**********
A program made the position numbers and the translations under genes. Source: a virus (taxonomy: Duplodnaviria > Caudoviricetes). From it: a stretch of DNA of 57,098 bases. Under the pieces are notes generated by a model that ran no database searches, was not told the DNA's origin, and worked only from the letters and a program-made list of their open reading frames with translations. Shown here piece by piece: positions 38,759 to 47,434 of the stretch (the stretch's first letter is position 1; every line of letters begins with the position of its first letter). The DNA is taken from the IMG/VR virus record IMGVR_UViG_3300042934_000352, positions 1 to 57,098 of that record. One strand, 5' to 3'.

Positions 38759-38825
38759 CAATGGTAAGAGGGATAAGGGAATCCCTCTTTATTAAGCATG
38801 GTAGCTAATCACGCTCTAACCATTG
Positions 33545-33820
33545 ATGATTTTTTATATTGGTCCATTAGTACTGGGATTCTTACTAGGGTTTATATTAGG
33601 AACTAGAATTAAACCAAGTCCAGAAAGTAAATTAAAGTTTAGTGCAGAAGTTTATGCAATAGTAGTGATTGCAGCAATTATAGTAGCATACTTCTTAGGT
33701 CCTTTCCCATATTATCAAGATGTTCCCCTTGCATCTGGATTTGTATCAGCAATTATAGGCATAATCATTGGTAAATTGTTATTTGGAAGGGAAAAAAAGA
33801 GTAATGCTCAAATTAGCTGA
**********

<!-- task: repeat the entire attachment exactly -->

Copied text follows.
A program made the position numbers and the translations under genes. Source: a virus (taxonomy: Duplodnaviria > Caudoviricetes). From it: a stretch of DNA of 57,098 bases. Under the pieces are notes generated by a model that ran no database searches, was not told the DNA's origin, and worked only from the letters and a program-made list of their open reading frames with translations. Shown here piece by piece: positions 38,759 to 47,434 of the stretch (the stretch's first letter is position 1; every line of letters begins with the position of its first letter). The DNA is taken from the IMG/VR virus record IMGVR_UViG_3300042934_000352, positions 1 to 57,098 of that record. One strand, 5' to 3'.

Positions 38759-38825
38759 CAATGGTAAGAGGGATAAGGGAATCCCTCTTTATTAAGCATG
38801 GTAGCTAATCACGCTCTAACCATTG
Positions 33545-33820
33545 ATGATTTTTTATATTGGTCCATTAGTACTGGGATTCTTACTAGGGTTTATATTAGG
33601 AACTAGAATTAAACCAAGTCCAGAAAGTAAATTAAAGTTTAGTGCAGAAGTTTATGCAATAGTAGTGATTGCAGCAATTATAGTAGCATACTTCTTAGGT
33701 CCTTTCCCATATTATCAAGATGTTCCCCTTGCATCTGGATTTGTATCAGCAATTATAGGCATAATCATTGGTAAATTGTTATTTGGAAGGGAAAAAAAGA
33801 GTAATGCTCAAATTAGCTGA